LINCOLN, Neb. (AP) — Nebraska's newest candidate for the U.S. Senate has worked in court against allowing TransCanada's Keystone XL pipeline to move forward in the state. Now he is campaigning to have the opportunity to express his concerns about the oil pipeline and other issues in Congress.
Attorney David Domina launched his campaign Tuesday with a speech in the Capitol Rotunda, where he said oil pipelines are necessary but blasted TransCanada as irresponsible.
"That company has to be a responsible corporate citizen and has to display the ability to be a neighbor to the people it's going to punch its line through or it's not fit to build the pipeline," said Domina, who represents Nebraska landowners challenging the state law that allowed TransCanada's Keystone XL pipeline to proceed.
TransCanada has been operating in Nebraska since the 1980s and has worked hard to be a good neighbor, said spokesman Shawn Howard. For example, the Judiciary Committee agreed TransCanada followed Nebraska rules and processes relating to eminent domain, he said.
"TransCanada has worked very hard to be open and responsive to all landowner concerns, including those who may not support our pipeline," he said.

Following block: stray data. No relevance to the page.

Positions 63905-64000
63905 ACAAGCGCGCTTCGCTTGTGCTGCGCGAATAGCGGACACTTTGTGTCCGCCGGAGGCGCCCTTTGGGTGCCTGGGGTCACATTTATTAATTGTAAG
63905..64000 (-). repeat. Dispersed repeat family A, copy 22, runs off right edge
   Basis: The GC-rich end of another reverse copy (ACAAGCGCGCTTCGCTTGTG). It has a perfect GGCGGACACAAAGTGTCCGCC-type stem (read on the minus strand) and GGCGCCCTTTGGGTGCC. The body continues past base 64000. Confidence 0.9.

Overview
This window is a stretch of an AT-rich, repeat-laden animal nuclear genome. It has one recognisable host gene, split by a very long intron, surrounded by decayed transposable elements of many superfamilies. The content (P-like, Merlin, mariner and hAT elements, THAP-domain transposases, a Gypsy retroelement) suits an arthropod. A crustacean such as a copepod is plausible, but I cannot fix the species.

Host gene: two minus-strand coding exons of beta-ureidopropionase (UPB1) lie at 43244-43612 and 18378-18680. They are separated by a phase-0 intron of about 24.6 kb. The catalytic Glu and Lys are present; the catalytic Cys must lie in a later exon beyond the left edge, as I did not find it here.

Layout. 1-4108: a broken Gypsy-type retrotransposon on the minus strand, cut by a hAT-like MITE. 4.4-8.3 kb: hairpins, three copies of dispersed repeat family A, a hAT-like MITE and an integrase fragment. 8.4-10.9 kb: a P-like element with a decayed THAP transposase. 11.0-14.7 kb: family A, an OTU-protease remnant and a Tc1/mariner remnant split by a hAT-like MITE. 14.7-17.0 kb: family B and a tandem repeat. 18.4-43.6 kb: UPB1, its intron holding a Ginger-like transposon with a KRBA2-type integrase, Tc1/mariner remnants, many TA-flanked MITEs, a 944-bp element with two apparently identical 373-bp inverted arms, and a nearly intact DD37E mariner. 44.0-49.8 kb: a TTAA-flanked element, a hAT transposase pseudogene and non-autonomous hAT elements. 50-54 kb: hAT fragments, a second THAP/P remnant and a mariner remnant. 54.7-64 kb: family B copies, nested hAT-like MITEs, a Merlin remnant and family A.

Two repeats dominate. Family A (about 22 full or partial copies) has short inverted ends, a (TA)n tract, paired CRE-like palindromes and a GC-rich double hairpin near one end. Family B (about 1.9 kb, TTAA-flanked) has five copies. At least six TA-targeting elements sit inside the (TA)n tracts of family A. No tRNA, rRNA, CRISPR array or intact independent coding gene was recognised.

The proposed Canada-to-Texas pipeline would bring oil from Canada's oil sands and the Bakken Shale in North Dakota to oil refineries near Houston. Backers say the project would create jobs and boost North American energy independence. Environmental groups have derided the proposed pipeline as a major contributor to global warming and say they are worried about spills of tar sands oil, which is heavier than conventional oil.
Domina also discussed the federal health care overhaul, saying that the law has problems, but it should be fixed, not thrown out. For example, he said, the enrollment process is cumbersome.
"The debate over whether we should throw it out or not distracts form solving the problem, which is 46 million uninsured Americans and a whole lot, millions and millions more with health care costs that they can't afford anymore," he said.
Domina also spoke about gun control, saying he supports Americans constitution right to own weapons but also supports "reasonable restrictions." Private citizens should not be allowed to be armed equally with the military, Domina said.
"I do not believe the Second Amendment is different from any other parts of the United States Constitution in this sense: There are reasonable restrictions on every constitutional right — the right to speak, the right to exercise religion — all of them and that applies to gun control too," he said.
Lincoln Mayor Chris Beutler also attended the event in support of Domina.
Four Republicans are also running for Senate: Sid Dinsdale, Bart McLeay, Shane Osborn, and Ben Sasse. Jim Jenkins is running as an independent.
The Nebraska Republican Party is focused on its primary, set for May 13, said Bud Synhorst, executive director for the Nebraska Republican Party.
"We welcome him to the race," he said of Domina. "It's going to be a very competitive race."